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Fear Factory - Soul of a New Machine

1992 Roadrunner Records :: Reviewed by skeksis on 2005-09-17

It's hard to believe its been 13 years since this came out. When SoaNM was released, the death metal glut was in full swing, and every band either sounded like Obituary, Morbid angel, or Deicide. Every band was either on Nuclear Blast or Roadrunner (Relapse pretty much sucked back than) and production courtesy or Scott Burns. Lets not forget the obligatory Dan Seagrave cover. Than FF came out with a shit kicker of a record and nothing was the same. Yes, I like this band, a lot. But, taken in context, Soul was an extremely unique record for its time. Pretty much inventing the staccato guitar/drums lock down, what separated Soul from the rest was the death growl/clean vocal dichotomy. No band at the time was doing it, although its become standard practice now. Soul of a New Machine differed from their following release as they were still incorporating a lot of grind and hints of Godflesh. In my opinion, Fear Factory changed the entire scheme of things when this sucker dropped and claimed a sound all their own that you really could duplicate without being tagged clones. An essential release in my book. as a footnote, Roadrunner released a remastered version recently that sounds the freakin same, so other than the liner notes, stick with the original if you got it.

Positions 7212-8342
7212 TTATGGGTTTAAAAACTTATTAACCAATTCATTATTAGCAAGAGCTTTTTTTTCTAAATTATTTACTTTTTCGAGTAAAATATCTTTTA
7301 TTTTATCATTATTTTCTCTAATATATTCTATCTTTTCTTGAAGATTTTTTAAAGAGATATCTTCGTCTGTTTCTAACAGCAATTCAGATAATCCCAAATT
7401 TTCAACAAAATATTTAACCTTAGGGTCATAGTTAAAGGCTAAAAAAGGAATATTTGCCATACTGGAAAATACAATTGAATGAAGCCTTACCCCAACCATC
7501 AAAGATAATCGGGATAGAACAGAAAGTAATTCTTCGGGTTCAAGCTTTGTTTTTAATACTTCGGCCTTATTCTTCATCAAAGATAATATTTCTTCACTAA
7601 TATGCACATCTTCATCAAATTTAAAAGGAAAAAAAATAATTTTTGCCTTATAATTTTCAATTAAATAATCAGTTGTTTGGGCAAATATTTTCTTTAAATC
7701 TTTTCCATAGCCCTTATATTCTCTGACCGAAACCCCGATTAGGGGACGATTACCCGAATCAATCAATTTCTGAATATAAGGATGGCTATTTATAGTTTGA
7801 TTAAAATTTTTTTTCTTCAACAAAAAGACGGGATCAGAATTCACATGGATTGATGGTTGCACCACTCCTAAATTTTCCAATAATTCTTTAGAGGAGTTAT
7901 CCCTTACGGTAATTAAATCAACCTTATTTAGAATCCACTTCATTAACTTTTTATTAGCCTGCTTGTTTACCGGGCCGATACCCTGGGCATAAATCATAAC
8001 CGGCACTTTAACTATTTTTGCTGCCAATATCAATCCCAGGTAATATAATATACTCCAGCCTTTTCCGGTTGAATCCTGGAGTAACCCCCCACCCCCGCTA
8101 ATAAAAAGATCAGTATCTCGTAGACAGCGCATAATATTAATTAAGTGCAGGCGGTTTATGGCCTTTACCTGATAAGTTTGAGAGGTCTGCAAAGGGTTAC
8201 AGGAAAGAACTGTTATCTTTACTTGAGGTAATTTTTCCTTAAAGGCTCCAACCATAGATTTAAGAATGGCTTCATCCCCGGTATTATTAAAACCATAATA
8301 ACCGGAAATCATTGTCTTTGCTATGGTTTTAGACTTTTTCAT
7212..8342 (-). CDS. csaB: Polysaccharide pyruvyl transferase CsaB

Fear Factory - Demanufacture

1995 Roadrunner Records :: Reviewed by skeksis on 2005-09-29

This is were it all came together, the FF boys hitting their stride and redefining an entire genre. Vocalist Burton C. Bell slightly altering his previously Barney Greenway like roar to a slightly more palatable Max Cavelera growl, probably in a move to distance the band from the death and grind scene which was going down hill around the time. Drum machine Raymond Herrera locking perfectly in-sync with sole guitarist (at the time, since replaced by Christian Olde Wolbers), the duo perfecting their machine like rhythms. New addition Christian on bass lays down a solid foundation for the music to crush. The man versus machine theme is predominate throughout, and the music only adds to the feeling. Absolutely crushing (there's that word again) production courtesy of Colin Richardson, the man turning in what could be his best production to date (maybe second only to Burn my Eyes). Whether you like the band or not, it's hard to ignore the effect this band and this album in particular had on the metal scene as a whole. Nothing souned like them than and no band can crib their sound without sounding like a blatant rip-off. Unfortunatly they started to lose the plot on subsequent albums.

Fear Factory - Digital Connectivity DVD

2002 RoadRunner Records :: Reviewed by skeksis on 2005-10-10